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July 29, 2005

Around the Horn

- For the top news of the day, all four terrorism suspects were captured, only a little more than a week after the failed bombings. This is a huge success, and very telling of the British police. It also begs the question: why have we not included Scotland Yard in the search for Osama bin Laden?

- Bill Frist, a likely competitor for president in '08, may have just hurt his chances. For those who have strong feelings against abortion and cloning (i.e., most of the Republican primary voters), this is a disappointing choice. It is also a futile one, as President Bush has sworn that he will veto this bill (it would be his first).

- The Democrats will learn this week what delaying appointments accomplishes when President Bush makes a recess appointment of John Bolton. Now I'm not going to say whether I am for or against the appointment, as I have not made myself familiar with the entire "saga" of the Bolton appointment, but I can say this much; John Bolton will be the US Ambassador to the UN for about a year and a half, and the Democratic Senators ensured that he would at least see some time in that office.

- A blunt and very critical column could lose a radio talk show host his job, but his views do raise some interesting concerns. I agree with Michelle Malkin and will not call all Muslims terrorists, but they have been very inactive in terms of restricting (or at leasting distancing themselves from) terrorist activity, in particular that towards Jews. Shouldn't this be more of a concern?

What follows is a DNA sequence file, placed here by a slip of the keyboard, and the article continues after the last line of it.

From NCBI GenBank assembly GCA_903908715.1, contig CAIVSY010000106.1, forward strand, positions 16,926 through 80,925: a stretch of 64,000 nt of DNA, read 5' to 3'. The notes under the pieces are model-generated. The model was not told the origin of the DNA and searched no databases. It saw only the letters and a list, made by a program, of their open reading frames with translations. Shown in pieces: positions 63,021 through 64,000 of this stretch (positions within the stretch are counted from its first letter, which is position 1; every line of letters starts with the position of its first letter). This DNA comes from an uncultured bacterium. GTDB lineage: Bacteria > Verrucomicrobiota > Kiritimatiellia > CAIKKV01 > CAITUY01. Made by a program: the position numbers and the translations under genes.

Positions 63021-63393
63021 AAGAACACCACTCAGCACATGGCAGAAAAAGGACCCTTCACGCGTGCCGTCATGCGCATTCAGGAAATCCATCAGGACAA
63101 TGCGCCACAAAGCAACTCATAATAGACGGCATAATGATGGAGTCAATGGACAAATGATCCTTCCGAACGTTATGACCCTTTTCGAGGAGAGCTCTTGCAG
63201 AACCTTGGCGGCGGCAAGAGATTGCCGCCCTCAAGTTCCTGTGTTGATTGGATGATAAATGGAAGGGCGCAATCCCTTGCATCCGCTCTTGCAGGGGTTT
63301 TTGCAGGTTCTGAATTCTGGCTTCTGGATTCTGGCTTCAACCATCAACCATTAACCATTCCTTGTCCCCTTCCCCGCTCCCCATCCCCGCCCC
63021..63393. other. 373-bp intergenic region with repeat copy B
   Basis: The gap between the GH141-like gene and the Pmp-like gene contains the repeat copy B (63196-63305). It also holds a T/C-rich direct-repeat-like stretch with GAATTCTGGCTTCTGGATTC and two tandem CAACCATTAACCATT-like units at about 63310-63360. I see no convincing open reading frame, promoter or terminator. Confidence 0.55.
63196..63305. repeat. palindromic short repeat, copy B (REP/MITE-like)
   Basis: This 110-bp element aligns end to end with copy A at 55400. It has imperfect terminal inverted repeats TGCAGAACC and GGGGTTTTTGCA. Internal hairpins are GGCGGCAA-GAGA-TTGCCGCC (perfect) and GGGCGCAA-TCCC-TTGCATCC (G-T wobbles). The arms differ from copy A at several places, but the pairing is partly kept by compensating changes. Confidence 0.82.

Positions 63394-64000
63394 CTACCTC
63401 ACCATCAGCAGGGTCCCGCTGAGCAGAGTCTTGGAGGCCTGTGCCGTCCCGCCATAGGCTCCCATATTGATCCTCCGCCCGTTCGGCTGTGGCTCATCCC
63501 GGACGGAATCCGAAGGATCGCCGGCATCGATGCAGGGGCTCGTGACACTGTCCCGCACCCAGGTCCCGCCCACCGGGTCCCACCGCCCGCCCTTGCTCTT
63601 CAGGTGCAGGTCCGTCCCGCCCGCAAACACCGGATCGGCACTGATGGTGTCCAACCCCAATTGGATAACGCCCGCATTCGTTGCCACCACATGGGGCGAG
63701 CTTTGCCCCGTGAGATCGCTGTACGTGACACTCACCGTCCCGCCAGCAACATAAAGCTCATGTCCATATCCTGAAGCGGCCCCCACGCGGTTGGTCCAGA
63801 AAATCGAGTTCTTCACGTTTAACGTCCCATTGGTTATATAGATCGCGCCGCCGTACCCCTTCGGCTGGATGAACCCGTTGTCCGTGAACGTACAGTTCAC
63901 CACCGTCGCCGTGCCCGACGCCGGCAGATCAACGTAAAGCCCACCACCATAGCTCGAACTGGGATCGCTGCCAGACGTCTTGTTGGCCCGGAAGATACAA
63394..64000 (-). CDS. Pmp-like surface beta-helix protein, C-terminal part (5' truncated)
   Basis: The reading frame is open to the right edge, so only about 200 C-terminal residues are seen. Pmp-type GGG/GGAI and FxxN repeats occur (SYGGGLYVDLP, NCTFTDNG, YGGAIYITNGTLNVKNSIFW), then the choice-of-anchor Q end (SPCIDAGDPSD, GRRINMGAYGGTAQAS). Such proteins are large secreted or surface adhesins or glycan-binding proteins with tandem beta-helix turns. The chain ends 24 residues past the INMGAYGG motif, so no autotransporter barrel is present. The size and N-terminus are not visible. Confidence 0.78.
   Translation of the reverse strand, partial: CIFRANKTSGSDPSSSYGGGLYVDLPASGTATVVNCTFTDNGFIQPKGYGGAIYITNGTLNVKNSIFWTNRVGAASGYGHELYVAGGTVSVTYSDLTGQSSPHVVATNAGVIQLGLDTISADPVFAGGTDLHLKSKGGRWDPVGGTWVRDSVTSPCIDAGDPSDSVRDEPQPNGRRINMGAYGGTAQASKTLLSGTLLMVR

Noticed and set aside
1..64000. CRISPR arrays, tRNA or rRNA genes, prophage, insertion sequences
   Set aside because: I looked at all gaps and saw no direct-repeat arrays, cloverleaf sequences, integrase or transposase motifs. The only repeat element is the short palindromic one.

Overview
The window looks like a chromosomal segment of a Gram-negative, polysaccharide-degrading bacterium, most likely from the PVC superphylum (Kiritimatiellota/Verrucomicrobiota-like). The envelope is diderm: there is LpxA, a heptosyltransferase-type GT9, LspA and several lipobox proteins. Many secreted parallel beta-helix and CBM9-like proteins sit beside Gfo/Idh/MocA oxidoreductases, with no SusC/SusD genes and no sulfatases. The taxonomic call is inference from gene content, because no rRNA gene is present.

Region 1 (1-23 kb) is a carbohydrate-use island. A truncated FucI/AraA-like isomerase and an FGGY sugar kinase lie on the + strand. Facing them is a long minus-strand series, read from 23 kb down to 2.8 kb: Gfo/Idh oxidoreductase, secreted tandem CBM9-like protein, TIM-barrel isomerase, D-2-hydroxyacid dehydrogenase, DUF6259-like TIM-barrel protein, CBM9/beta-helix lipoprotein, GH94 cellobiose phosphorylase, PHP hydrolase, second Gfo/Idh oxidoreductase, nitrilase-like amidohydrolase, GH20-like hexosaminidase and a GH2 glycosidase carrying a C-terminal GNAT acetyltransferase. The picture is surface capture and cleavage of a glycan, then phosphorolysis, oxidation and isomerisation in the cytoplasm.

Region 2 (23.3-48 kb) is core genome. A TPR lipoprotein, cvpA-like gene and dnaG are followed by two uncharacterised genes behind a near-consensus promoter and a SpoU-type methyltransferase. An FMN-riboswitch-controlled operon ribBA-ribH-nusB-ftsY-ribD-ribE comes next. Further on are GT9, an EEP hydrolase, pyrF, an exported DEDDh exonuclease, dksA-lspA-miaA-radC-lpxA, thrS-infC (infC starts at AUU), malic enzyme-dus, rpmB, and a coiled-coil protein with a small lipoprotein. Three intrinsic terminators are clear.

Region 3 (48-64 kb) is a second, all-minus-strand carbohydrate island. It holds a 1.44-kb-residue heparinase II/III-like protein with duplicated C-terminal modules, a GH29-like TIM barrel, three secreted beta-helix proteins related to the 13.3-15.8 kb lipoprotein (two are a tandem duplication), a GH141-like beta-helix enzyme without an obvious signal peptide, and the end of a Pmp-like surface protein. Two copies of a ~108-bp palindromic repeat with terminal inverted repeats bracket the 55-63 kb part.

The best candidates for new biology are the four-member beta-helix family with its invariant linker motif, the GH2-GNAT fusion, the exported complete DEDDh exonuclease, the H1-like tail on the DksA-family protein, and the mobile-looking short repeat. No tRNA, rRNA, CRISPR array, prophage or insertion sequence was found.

- Just days after the tragice deaths of four Alaskan Boy Scout leaders comes more sad news that another scout leader has died from a lightning strike. Six others were injured, including a Boy Scout who is now brain-dead. Having spent a few years in the Boy Scouts, I feel greatly for those attending the Jamboree and their families. Keep them in your prayers.

- Days after returning to space, NASA has to cope with the possibility of being grounded again. Debris broke off of the Discovery shuttle in the recent launch, similarly to the Challenger. A robot arm attached to the shuttle and a flip over the International Space Station has allowed them to assess the damage, and the shuttle should be ready for re-entry. Unfortunately, until the foam problem is resolved, this will push back future missions indefinately. It becomes clearly obvious that (1) NASA needs a new shuttle fleet, as the current fleet cannot survive on continued repairs and (2) space travel should continue growing in the private sector. Already, Virgin mogul Richard Branson has space travel in mind, so one must wonder how much longer it will be before researchers outside of NASA pursue space exploration.

- Staying on the topic of space, another "10th planet" has been found. With Sedna, Quaoar, and a number of others, one has to wonder how the definition of planet may be made more specific.

- Peter Gammons of ESPN will officially be awarded the Peter Spink Award by the Baseball Hall of Fame this weekend. A well deserved award for a man who has, arguably, the strongest knowledge of the sport of baseball.

- And finally, Neil Cavuto hits the nail on the head again, reminding us that it is all right to get angry sometimes, and that it is always right to tell it like it is